For anyone interested, check out Harvest’s page about integrating with Trello. It’s mad simple and worth it.

  4. We’ve been using Trello for a few years now as a complete project management system for our team, and we love it. Such a great and versatile tool.

    • Joe, I agree. Changed my life a few years when I first got into it. And I’m learning better ways to use it all the time. Glad it’s been good for you guys too.

  5. I do use a to-do list, but it’s color-coded. I like having a physical list in front of me, instead of in an app – it makes it easier for me to stay on track. I use different color gel pens. Every day I chose 1-3 things that MUST be done, which are written in red. Other important but not crucial tasks can be written in orange or pink. Quick tasks in green. And I cross things off in blue when they’re completed. Low tech, but it works for me 🙂

    I do like using Trello as an editorial calendar for blogs. It’s great for keeping everyone on the same page without inundating everyone in emails.

  6. I’m a pen and paper kinda gal myself when it comes to to-do lists – Can’t leave home without my notebook! I’ve been using a system that addresses the problem of “assuming each item takes the same amount of time” which has worked really well for me: I break my to-do list into 5 MIN, 30 MIN, 1 HOUR and +++ (which means I need to heads-down-focus for a while) so that depending on how much time I have or what I want to bite off, I can work smarter.

  7. I rewrite my list every single day. This way the most pressing things get done first. If something pops up that HAS to be done in preference to anything on my list, I write it down, highlight it, get it done, cross it off. I also have a white board of current projects and where they’re up to so I can keep track of longer term projects

    • @Inkandescent:disqus: thanks for sharing your process. I’m curious: how do you handle more long-term projects with multiple to-do items?

      • The main ‘to do’ points go on the white board under the main projects and get crossed off as they get done. The current ‘to do’ for each large project goes onto my daily list. I’ll usually break these down into acheivable goals for the day too, so at the end I’ve got 15 things checked off and celebrate the end of another successful day!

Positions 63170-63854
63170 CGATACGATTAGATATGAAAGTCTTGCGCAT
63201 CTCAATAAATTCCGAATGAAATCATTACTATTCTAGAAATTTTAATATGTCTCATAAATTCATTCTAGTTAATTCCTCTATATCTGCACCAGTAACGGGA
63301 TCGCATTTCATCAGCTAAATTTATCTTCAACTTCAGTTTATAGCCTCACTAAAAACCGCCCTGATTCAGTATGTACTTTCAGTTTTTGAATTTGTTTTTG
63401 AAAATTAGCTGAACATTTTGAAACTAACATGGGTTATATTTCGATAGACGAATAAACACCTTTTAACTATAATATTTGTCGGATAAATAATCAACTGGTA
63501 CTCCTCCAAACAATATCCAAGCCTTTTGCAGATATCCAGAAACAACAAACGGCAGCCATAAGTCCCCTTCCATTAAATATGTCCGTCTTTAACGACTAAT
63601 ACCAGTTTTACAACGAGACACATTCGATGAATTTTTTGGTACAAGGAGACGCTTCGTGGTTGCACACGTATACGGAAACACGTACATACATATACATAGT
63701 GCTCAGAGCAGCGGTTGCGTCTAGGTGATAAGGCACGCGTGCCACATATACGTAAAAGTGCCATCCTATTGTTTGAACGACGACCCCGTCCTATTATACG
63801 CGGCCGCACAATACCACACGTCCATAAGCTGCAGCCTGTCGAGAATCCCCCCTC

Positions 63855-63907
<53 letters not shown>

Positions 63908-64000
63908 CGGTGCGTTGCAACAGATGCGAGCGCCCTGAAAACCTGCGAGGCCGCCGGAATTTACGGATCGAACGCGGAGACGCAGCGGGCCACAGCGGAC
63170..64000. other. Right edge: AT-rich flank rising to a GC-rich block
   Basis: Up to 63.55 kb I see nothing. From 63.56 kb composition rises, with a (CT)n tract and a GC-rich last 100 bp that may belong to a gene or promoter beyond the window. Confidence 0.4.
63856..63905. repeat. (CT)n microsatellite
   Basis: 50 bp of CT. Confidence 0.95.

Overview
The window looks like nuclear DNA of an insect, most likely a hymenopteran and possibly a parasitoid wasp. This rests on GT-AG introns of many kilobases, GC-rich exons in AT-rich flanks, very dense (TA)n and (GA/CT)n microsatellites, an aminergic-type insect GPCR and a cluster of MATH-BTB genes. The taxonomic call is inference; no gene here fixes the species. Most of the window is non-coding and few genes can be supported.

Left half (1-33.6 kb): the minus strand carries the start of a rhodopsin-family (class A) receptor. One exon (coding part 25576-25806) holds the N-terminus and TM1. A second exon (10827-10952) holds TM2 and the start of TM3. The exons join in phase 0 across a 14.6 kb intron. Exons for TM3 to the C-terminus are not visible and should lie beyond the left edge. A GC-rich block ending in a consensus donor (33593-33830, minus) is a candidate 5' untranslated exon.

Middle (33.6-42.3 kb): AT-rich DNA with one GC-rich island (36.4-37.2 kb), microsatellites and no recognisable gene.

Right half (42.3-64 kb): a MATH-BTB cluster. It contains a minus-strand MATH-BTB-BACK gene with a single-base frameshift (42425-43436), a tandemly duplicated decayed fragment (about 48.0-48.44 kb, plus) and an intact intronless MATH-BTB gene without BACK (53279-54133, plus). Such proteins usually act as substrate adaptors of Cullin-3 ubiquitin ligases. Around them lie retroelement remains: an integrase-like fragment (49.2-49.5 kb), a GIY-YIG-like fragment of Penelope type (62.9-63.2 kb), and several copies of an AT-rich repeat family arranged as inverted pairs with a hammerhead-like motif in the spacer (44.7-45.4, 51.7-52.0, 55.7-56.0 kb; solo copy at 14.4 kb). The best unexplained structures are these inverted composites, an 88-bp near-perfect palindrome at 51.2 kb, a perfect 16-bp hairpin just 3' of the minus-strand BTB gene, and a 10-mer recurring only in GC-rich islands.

8. Kylie Burgener says

    On the flip side, sometimes project management software creates more “busy work” than is really necessary and takes way too much time to manage. I’ve been in 3 different companies who used 3 different management software options, and every one of them was ultimately phased out because it was taking too much time to manage. As an individual though, I think a lot of those management solutions make sense.

    • Ky,
      I completely agree with you. I’ve had the same thing happen to me. For me (and Millo) the key is to not let the system become more important than the work. It’s not easy, for sure. Thanks for sharing. All the best to you and the fam. 🙂

    • Ky,
      I completely agree with you. I’ve had the same thing happen to me. For me (and Millo) the key is to not let the system become more important than the work. It’s not easy, for sure. Thanks for sharing. All the best to you and the fam. 🙂

  9. Debbie Campbell says

    I use Trello for managing projects and love it. I use Todoist for my to-do list and I chose it because it has (some) color coding and I can set up a list for each client, personal, learning, etc. But it never gets empty, I can’t see progress that I’m making and some days it’s overwhelming to look at it in the morning.

    I did move the long term goal-related tasks out of Todoist and into a board in Trello a few weeks ago to get rid of some things that had been hanging around on Todoist forever.

    I might try making a Trello board for more immediate things (Today, or This Week) and see if that works better than the never-ending lists on Todoist. Thanks for the ideas!

    • @disqus_3bHytDQZGI:disqus: If you’re really interested in using Trello for long-term AND short-term to-do lists, take a minute and look up the “Scrum method” of project management. It’s how I do things personally and a bit like we do them at Millo. Helps break down big projects into small tasks, but keeps them all in the same place. Good luck! Thanks for sharing!